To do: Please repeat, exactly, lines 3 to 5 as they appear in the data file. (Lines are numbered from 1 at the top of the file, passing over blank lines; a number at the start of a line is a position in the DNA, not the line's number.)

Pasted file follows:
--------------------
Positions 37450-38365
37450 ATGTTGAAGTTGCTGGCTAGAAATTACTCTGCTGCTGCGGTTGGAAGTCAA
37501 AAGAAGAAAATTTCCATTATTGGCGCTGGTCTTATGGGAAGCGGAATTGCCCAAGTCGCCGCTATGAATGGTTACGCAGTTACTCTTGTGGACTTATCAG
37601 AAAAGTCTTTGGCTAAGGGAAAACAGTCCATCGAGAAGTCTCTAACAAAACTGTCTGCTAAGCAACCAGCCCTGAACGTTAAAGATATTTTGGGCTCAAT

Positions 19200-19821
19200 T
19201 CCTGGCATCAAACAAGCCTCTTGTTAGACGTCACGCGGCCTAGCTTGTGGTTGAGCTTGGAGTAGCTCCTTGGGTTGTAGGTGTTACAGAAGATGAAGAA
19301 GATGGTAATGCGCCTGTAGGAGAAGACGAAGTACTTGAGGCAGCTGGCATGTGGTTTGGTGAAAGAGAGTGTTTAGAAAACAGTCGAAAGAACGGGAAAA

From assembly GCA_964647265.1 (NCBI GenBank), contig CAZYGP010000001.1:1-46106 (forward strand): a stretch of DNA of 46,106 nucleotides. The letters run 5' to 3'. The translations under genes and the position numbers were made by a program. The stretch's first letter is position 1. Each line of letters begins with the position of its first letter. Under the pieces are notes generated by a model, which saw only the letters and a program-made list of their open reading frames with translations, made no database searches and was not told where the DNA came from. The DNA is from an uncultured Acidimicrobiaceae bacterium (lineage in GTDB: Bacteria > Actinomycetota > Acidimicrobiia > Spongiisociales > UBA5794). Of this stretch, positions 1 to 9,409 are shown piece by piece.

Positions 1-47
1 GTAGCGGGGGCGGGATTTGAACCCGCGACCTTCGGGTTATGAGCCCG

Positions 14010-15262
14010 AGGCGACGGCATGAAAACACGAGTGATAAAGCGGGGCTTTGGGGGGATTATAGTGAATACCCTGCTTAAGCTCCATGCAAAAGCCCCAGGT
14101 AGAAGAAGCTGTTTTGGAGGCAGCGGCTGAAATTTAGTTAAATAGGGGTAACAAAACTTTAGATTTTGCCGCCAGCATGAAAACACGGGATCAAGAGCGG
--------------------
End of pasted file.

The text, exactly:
37501 AAGAAGAAAATTTCCATTATTGGCGCTGGTCTTATGGGAAGCGGAATTGCCCAAGTCGCCGCTATGAATGGTTACGCAGTTACTCTTGTGGACTTATCAG
37601 AAAAGTCTTTGGCTAAGGGAAAACAGTCCATCGAGAAGTCTCTAACAAAACTGTCTGCTAAGCAACCAGCCCTGAACGTTAAAGATATTTTGGGCTCAAT

Positions 19200-19821